Postby PH » 9 Jan 2019, 1:43pm

robgul wrote:
PH wrote:
robgul wrote:Then, and only then do I take the fork out and cut the steerer tube - using a special clamp to guide the saw blade to get the cut square so that the top cap sits correctly.
Rob

Except of course the top cap doesn't sit on the steerer and although cutting square is good there's leeway for a little error.

I think you're being a bit picky there :D
Rob

Yes, but there's nothing wrong with picky :lol:
Your post could give the impression that being square is so critical that a special tool is needed, when all that's required is a bit of care.

pwa
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Joined: 2 Oct 2011, 8:55pm

Re: Cutting down an overlong steerer on a new bike

Postby pwa » 9 Jan 2019, 4:03pm

slowster wrote:I've been waiting for someone to point out that we never had this problem with threaded steerers and quill stems, but since nobody has, I will :wink: .

(And before any smart alec points out that the correct amount of the threaded steerer still needs to be cut to ensure that there are enough threads for the headset locknut to engage with, historically the norm was to buy the frame and fork with the chosen headset already fitted by the framebuilder or bike shop.)

The flip side of that argument is that the quill stem system just didn't give you the option of cutting the steerer to size. It was done for you. No tinkering at home. If sliding the stem up or down within its small range of adjustment didn't solve your problems, tough, the bike didn't fit. No great stack of spacers to play with or angled stem to flip.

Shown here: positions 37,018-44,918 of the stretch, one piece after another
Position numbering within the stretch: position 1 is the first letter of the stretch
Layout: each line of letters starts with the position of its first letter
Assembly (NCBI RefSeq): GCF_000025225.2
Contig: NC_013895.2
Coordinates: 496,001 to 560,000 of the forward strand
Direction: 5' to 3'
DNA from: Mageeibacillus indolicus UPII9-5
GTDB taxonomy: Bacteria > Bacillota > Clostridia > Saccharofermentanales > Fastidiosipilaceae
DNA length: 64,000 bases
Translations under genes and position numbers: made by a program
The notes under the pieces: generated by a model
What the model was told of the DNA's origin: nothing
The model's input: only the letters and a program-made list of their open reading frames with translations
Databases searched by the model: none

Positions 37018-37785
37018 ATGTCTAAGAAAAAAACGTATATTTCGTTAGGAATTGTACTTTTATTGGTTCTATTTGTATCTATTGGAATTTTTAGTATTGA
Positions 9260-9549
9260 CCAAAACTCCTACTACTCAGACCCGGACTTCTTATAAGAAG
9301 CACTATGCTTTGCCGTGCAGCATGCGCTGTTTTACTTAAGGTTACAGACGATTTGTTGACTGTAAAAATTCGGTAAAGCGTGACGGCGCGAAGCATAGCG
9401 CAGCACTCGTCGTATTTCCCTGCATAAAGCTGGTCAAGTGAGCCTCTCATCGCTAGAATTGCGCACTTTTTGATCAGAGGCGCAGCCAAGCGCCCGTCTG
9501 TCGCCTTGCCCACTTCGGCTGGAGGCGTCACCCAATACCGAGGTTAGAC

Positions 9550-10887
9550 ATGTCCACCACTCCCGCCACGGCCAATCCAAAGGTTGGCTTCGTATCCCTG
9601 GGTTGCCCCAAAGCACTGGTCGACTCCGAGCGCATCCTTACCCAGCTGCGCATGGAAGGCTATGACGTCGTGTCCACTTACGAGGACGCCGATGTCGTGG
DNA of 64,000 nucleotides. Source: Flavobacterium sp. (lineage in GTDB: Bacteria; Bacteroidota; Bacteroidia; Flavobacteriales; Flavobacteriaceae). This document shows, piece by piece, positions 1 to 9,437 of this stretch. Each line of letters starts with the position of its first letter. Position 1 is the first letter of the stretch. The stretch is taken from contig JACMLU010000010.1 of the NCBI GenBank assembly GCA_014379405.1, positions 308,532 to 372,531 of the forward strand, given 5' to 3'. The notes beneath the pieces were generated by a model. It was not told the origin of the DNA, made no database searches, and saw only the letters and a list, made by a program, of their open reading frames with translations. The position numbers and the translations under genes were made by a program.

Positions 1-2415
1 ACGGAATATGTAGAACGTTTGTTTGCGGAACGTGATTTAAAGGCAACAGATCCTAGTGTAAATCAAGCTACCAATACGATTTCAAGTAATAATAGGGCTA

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Mick F
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Re: Cutting down an overlong steerer on a new bike

Postby Mick F » 9 Jan 2019, 4:07pm

My 1986 custom Mercian frame came with a Tange headset, and many years later I fitted a Campag one that had a lower stack height. I cut off about a quarter of an inch ........ if my memory serves me correctly.

On my third Campag headset on it now.
Mick F. Cornwall

Marcus Aurelius
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Re: Cutting down an overlong steerer on a new bike

Postby Marcus Aurelius » 9 Jan 2019, 4:18pm

Measure twice, cut once.

andrew_s
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Re: Cutting down an overlong steerer on a new bike

Postby andrew_s » 9 Jan 2019, 7:48pm

Samuel D wrote:To make the gap size less critical, I use a single spacer (~5 mm) above the stem. That way the stem clamps the steerer tube along its full height for maximum grip and minimum compressive hoop stress in the tube, there is no twisting of the stem clamp from uneven screw engagement, and there is least bending stress in the steerer tube when the handlebar is pushed and pulled in use.

It's not uncommon for a minimum of 5 mm space above the stem to be required by carbon fork manufacturers.

pwa
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Joined: 2 Oct 2011, 8:55pm

Re: Cutting down an overlong steerer on a new bike

Postby pwa » 9 Jan 2019, 8:02pm

Marcus Aurelius wrote:Measure twice, cut once.

I must confess, cos I know you lot won't tell anyone, that in a dark corner at the back of my garage is a pair of carbon forks with ally steerer that I cut a little short after a failure of maths. The simplest of tasks and I messed it up. I used to show people how to make picnic benches and things like that out of green oak and I always told them, "measure twice and cut once", but I forgot to do it myself!